13 UNDERSTANDING A key purpose of summary preparation is for you to check you have understood the course material. The process of summarising should expose gaps in your understanding – and give you the opportunity to fix them, before the examiner also looks for any lack of understanding.

14 Understand before you summarise
The process of preparing a summary will help you learn, if you check and develop your understanding along the way. If your summaries are nothing more than rewrites of material you do not understand then they are not learning tools – but exercises in penmanship. You need to rethink for a summary, not simply rewrite.

15 Understand what you summarise
For some people reading the text or other recommended reading will be sufficient to understand the lecture material. Others may have to go wider to other sources to build their understanding. Ask questions, read widely, do whatever it takes to make sure you understand the material. You need to summarise your knowledge, not your ignorance.

16 Self preparation Because summaries are prepared so that you can check your understanding – and to help you demonstrate that understanding in an exam, the best summaries are self prepared: made for you, by you. Every summary may look different, but be equally useful to the person who prepared it.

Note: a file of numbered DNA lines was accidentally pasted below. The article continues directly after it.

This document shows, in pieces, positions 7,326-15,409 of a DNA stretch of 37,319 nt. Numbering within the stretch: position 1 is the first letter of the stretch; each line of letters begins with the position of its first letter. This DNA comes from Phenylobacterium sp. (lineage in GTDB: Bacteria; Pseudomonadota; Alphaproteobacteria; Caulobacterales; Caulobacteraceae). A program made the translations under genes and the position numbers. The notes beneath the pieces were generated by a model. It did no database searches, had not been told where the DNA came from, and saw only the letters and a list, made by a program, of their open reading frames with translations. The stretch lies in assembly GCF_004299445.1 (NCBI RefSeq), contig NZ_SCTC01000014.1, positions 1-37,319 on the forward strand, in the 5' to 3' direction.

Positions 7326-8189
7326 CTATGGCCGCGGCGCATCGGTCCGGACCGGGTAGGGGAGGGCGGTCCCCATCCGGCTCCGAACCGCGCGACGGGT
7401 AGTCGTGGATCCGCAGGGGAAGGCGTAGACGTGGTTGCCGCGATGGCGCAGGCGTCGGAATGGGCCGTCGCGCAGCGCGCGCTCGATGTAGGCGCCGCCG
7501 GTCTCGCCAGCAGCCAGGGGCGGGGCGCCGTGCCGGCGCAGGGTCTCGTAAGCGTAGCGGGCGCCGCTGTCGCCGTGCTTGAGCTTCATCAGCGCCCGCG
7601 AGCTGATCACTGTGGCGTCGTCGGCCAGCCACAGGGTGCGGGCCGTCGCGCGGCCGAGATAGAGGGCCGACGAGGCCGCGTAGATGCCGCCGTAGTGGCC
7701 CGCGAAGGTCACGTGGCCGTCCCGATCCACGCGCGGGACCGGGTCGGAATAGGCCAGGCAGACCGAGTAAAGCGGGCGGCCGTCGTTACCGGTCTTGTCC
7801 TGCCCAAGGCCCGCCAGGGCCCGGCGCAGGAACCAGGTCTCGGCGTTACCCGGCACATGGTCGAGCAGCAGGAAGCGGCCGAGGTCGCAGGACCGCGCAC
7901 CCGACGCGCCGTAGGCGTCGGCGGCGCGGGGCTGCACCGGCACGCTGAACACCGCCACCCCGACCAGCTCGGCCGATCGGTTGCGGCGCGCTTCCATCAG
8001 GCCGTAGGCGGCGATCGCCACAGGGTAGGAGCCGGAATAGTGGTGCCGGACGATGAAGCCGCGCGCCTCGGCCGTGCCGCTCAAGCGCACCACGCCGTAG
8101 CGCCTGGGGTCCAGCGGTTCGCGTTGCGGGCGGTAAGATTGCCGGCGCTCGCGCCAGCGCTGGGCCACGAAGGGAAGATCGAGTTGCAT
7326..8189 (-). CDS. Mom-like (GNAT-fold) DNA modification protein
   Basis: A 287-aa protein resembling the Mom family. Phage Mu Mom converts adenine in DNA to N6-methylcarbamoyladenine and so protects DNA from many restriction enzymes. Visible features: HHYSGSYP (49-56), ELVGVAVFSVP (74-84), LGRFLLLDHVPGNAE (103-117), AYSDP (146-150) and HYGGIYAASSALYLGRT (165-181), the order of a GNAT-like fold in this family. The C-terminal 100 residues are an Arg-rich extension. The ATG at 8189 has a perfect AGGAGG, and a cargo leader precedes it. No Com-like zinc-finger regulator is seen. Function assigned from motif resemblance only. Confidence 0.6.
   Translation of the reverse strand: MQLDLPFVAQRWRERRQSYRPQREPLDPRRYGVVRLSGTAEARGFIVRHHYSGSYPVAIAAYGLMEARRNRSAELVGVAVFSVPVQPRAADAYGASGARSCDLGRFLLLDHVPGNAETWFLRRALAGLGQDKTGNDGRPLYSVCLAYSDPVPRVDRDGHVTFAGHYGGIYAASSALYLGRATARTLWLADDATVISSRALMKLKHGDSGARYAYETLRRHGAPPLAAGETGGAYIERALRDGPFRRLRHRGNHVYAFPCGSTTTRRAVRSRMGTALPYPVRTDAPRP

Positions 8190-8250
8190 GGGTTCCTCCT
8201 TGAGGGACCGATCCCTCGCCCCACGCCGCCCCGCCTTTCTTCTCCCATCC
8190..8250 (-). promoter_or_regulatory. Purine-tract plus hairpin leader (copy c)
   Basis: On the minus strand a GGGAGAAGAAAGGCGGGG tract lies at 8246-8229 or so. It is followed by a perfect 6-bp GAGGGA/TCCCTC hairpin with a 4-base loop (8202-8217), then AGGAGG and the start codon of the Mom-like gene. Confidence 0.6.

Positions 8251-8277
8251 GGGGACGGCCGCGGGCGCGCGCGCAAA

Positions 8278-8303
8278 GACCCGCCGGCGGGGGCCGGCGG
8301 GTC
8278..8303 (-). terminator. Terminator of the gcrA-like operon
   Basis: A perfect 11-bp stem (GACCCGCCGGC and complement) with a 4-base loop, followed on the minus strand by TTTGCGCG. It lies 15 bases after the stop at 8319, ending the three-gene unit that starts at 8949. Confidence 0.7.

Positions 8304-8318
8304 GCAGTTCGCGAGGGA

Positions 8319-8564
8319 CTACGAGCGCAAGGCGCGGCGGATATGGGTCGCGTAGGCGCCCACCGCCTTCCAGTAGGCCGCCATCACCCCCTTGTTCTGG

17 REDUCE Once you understand the material, then you can reduce it into a usable summary. Summary preparation is a process of distilling down lecture notes, case notes and readings into a very abbreviated summary, which reminds you of the key points at a glance.

18 Summaries of summaries
Because summarising is a process of building understanding rather than just rewriting notes, the best exam summaries are often summaries of summaries. Preparing summaries is not a one-step process.

19 LEARN Now your summaries are ready, the last step is to learn them.
Writing the summary is only part of the process You must also know what is in the summary, so you can use it in the exam (and in practice.)

20 Aide memoire A summary is an aide memoire
The purpose of a summary is to remind you of the law you already know Summaries cannot teach you law in exam conditions with which you are not already familiar.

21 How to? Start by reviewing (and if necessary rewriting) your lecture notes, case notes and the notes of other readings from texts or other sources. Make sure your lecture notes are complete and that you have read enough to understand the material covered in each lecture. Your lecture notes are the best basis for your summary preparation.

22 Examples: Legal Institutions